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Pope Francis greets the crowd as he leads his Christmas message and his blessing "urbi et orbi" (to the city and the world) from the central balcony of St. Peter's Basilica at the Vatican Dec. 25, 2022. (CNS photo/Paul Haring)Pope Francis greets the crowd as he leads his Christmas message and his blessing "urbi et orbi" (to the city and the world) from the central balcony of St. Peter's Basilica at the Vatican Dec. 25, 2022. (CNS photo/Paul Haring)

VATICAN CITY (CNS) — With the birth of Jesus, God became flesh to share the joys and sorrows, hopes and fears of all people, especially the poor and those living daily amid danger, Pope Francis said in his Christmas message.

“He comes as a helpless child. He is born in the cold night, poor among the poor. In need of everything, he knocks at the door of our heart to find warmth and shelter,” the pope said Dec. 25 before giving his blessing “urbi et orbi” (to the city and the world).

Tens of thousands of people gathered in St. Peter’s Square for the pope’s message inviting people to pay less attention to presents and more to prayer.

Tens of thousands of people gathered in St. Peter’s Square under warm, sunny skies for the blessing and for the pope’s message inviting people to pay less attention to presents and more to prayer, particularly for Ukraine and other places where war and strife challenge the angels’ proclamation of “peace on earth.”

“Let us leave behind the hue and din that deadens our hearts and makes us spend more time in preparing decorations and gifts than in contemplating the great event: the son of God born for us,” Pope Francis told people in the square and those listening by radio or watching on television or online.

“Brothers and sisters,” he told them, “let us turn our eyes to Bethlehem and listen to the first faint cries of the Prince of Peace. For truly Jesus is our peace.”

The incarnation, passion, death and resurrection of Jesus “opened the way that leads from a world closed in on itself and oppressed by the dark shadows of enmity and war, to a world that is open and free to live in fraternity and peace,” the pope said.

To follow Jesus’ path of peace, he said, “we must divest ourselves of the burdens that weigh us down and block our way,” the same obstacles that prevented King Herod from welcoming the birth of Jesus: “attachment to power and money, pride, hypocrisy, falsehood.”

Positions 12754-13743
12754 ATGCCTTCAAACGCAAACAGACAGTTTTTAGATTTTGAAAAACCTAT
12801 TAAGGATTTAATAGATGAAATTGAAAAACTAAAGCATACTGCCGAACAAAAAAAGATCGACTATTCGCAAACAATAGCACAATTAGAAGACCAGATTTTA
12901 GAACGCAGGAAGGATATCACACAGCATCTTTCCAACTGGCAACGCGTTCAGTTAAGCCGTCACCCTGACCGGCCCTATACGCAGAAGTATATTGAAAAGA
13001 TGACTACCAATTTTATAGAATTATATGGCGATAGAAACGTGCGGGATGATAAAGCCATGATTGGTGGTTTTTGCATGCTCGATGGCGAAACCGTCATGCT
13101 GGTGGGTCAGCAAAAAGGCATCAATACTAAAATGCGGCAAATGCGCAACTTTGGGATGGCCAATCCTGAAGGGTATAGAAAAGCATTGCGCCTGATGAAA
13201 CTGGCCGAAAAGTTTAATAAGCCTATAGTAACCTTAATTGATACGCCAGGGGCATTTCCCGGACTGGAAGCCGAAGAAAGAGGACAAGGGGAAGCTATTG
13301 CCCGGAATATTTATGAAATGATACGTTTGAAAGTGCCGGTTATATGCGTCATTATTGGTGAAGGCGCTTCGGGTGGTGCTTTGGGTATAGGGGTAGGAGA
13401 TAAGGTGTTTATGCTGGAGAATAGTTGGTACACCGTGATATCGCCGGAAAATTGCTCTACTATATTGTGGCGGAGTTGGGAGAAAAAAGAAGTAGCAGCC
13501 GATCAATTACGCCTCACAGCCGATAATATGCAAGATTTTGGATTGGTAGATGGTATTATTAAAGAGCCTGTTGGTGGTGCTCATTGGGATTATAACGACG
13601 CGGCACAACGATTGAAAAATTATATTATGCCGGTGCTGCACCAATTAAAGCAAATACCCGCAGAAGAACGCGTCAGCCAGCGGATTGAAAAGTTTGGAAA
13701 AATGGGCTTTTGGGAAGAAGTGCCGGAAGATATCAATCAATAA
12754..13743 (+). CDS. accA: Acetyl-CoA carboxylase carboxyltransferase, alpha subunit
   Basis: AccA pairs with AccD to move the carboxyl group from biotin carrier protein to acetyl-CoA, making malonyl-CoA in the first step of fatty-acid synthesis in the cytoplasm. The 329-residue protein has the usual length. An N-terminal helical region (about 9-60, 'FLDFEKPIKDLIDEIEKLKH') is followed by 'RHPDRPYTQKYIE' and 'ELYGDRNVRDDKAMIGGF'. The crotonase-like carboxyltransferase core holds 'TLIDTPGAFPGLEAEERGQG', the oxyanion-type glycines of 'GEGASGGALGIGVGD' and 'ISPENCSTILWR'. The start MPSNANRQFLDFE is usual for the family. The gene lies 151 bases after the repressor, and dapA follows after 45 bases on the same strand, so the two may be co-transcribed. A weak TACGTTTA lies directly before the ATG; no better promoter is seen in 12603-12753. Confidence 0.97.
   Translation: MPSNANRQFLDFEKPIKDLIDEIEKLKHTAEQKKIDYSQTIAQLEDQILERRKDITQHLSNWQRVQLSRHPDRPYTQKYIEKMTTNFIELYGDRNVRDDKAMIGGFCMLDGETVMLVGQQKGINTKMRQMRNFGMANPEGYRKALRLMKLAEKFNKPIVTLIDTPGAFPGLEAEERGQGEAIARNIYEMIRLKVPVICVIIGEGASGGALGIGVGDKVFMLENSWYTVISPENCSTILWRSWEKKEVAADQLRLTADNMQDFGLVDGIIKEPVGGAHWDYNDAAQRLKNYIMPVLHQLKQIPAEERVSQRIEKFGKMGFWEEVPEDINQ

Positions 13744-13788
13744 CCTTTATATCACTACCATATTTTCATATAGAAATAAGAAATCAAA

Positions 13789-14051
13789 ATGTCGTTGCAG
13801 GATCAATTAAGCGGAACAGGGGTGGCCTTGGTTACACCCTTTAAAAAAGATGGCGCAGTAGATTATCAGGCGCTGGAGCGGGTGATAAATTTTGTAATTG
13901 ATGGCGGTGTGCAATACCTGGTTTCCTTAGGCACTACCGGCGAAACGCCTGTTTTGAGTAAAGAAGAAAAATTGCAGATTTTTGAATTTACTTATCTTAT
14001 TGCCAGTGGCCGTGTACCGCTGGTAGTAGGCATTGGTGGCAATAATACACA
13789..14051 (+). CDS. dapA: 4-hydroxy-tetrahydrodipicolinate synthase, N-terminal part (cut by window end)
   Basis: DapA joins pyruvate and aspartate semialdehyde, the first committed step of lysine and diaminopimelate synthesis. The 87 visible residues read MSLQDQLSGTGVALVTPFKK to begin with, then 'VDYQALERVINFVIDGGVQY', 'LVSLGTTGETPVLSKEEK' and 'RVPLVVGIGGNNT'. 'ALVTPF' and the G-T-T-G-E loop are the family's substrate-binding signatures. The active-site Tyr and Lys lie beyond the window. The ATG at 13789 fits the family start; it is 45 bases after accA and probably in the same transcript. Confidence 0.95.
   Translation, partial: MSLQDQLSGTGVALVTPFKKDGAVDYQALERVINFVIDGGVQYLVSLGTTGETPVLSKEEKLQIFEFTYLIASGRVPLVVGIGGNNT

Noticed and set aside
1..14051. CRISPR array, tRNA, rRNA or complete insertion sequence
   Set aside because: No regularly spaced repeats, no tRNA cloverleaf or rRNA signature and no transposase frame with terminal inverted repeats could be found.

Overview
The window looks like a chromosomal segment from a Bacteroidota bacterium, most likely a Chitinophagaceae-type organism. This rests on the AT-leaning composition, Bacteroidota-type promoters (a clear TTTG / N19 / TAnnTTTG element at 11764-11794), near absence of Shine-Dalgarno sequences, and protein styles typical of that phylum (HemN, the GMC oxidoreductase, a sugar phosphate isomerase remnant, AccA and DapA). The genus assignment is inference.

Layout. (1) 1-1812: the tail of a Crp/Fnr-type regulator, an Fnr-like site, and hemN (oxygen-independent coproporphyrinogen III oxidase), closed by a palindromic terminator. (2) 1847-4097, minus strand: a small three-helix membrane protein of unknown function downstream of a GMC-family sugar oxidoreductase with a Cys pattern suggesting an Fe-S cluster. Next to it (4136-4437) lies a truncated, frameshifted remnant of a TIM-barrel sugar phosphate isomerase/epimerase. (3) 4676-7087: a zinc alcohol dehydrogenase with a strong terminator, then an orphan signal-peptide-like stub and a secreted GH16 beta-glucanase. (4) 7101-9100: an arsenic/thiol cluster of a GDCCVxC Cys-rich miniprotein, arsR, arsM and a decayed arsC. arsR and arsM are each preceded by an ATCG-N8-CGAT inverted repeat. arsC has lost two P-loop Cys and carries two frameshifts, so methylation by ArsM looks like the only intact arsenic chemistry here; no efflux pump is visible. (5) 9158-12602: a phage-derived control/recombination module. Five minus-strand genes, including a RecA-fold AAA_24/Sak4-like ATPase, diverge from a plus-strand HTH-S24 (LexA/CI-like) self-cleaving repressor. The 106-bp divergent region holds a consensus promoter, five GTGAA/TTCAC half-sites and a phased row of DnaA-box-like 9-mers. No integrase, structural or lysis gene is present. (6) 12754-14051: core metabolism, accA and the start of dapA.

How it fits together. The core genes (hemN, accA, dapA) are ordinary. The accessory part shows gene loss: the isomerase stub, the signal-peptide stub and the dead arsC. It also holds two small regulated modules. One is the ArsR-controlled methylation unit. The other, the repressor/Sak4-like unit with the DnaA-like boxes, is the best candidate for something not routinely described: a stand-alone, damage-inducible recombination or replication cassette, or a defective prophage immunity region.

In the “small and innocent face” of the baby Jesus lying in the manger, he urged, “let us see the faces of all those children who, everywhere in the world, long for peace.”

In his 10th Christmas message as pope, Pope Francis denounced the “grave famine of peace” around the globe.

Mentioning specific hot spots, he started with Ukraine, praying for those celebrating Christmas “in the dark and cold, far from their homes due to the devastation caused by 10 months of war.”

The pope urged people to continue being generous in making donations and welcoming people displaced by the fighting. His almoner, Cardinal Konrad Krajewski, was spending Christmas in Ukraine, delivering generators and warm clothing and other aid in the pope’s name.

May God “enlighten the minds of those who have the power to silence the thunder of weapons and put an immediate end to this senseless war,” he prayed.

And while Ukraine dominates the news, Pope Francis also prayed for peace in Syria, Yemen, Myanmar and across the Sahel region of Africa.

Turning to the Holy Land, “where in recent months violence and confrontations have increased, bringing death and injury in their wake,” he prayed that “there, in the land that witnessed his birth, dialogue and efforts to build mutual trust between Israelis and Palestinians may resume.”

In Lebanon, where economic and political crises continue, the pope prayed that the country can “finally rebound with the help of the international community and with the strength born of fraternity and solidarity.”

In Central and South America, where “political and social tensions” continue in several nations, the pope prayed that the light of Christ would inspire political leaders and all people of good will.

And he offered special prayers for “the people of Haiti who have been suffering for a long time.”

Knowing that many people in St. Peter’s Square and watching around the world would soon be sitting down to a festive and abundant meal, Pope Francis asked that they be mindful of “all those, especially children, who go hungry while huge amounts of food daily go to waste, and resources are being spent on weapons.”

Russia’s war on Ukraine, a major supplier of grain for the world, is putting whole nations at risk of famine, he said, condemning the use of food as a weapon of war.

Unfortunately, he said, just like 2,000 years ago, “Jesus, the true light, comes into a world sick with indifference — a terrible sickness — a world that does not welcome him and indeed rejects him, as it does with many foreigners, or ignores him, as we all too often do with the poor.”

Pope Francis prayed that this Christmas “may we not forget the many displaced persons and refugees who knock at our door in search of some comfort, warmth and food. Let us not forget the marginalized, those living alone, the orphans and the elderly who risk being set aside, and prisoners, whom we regard solely for the mistakes they have made and not as our fellow men and women.”

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